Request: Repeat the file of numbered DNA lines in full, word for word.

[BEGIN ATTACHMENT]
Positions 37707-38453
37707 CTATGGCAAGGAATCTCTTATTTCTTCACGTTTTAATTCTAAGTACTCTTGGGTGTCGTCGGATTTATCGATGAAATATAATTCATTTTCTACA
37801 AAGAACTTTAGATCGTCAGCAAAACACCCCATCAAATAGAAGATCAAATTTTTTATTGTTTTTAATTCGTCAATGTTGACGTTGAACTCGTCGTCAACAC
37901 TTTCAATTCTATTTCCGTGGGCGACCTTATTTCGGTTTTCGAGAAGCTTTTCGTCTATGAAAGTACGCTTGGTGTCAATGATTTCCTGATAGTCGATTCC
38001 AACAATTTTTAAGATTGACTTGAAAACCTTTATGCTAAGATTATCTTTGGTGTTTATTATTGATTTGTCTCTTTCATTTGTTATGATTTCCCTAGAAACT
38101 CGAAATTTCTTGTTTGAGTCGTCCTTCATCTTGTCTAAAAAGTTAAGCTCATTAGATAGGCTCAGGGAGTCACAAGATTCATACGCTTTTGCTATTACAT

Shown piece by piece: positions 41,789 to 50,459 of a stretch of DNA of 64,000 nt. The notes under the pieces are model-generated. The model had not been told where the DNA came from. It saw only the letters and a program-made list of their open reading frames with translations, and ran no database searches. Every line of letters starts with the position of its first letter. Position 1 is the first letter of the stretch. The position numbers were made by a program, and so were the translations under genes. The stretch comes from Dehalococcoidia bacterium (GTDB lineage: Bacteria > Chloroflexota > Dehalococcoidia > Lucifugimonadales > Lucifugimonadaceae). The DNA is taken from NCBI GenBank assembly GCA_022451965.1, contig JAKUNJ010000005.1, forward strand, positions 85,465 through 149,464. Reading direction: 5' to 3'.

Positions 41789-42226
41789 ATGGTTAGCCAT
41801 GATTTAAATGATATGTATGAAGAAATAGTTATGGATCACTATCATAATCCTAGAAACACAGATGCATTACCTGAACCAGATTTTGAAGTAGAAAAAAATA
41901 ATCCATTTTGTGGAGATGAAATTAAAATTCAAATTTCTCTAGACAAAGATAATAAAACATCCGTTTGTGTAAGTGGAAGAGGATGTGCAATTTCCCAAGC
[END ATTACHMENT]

Positions 37707-38453
37707 CTATGGCAAGGAATCTCTTATTTCTTCACGTTTTAATTCTAAGTACTCTTGGGTGTCGTCGGATTTATCGATGAAATATAATTCATTTTCTACA
37801 AAGAACTTTAGATCGTCAGCAAAACACCCCATCAAATAGAAGATCAAATTTTTTATTGTTTTTAATTCGTCAATGTTGACGTTGAACTCGTCGTCAACAC
37901 TTTCAATTCTATTTCCGTGGGCGACCTTATTTCGGTTTTCGAGAAGCTTTTCGTCTATGAAAGTACGCTTGGTGTCAATGATTTCCTGATAGTCGATTCC
38001 AACAATTTTTAAGATTGACTTGAAAACCTTTATGCTAAGATTATCTTTGGTGTTTATTATTGATTTGTCTCTTTCATTTGTTATGATTTCCCTAGAAACT
38101 CGAAATTTCTTGTTTGAGTCGTCCTTCATCTTGTCTAAAAAGTTAAGCTCATTAGATAGGCTCAGGGAGTCACAAGATTCATACGCTTTTGCTATTACAT

Shown piece by piece: positions 41,789 to 50,459 of a stretch of DNA of 64,000 nt. The notes under the pieces are model-generated. The model had not been told where the DNA came from. It saw only the letters and a program-made list of their open reading frames with translations, and ran no database searches. Every line of letters starts with the position of its first letter. Position 1 is the first letter of the stretch. The position numbers were made by a program, and so were the translations under genes. The stretch comes from Dehalococcoidia bacterium (GTDB lineage: Bacteria > Chloroflexota > Dehalococcoidia > Lucifugimonadales > Lucifugimonadaceae). The DNA is taken from NCBI GenBank assembly GCA_022451965.1, contig JAKUNJ010000005.1, forward strand, positions 85,465 through 149,464. Reading direction: 5' to 3'.

Positions 41789-42226
41789 ATGGTTAGCCAT
41801 GATTTAAATGATATGTATGAAGAAATAGTTATGGATCACTATCATAATCCTAGAAACACAGATGCATTACCTGAACCAGATTTTGAAGTAGAAAAAAATA
41901 ATCCATTTTGTGGAGATGAAATTAAAATTCAAATTTCTCTAGACAAAGATAATAAAACATCCGTTTGTGTAAGTGGAAGAGGATGTGCAATTTCCCAAGC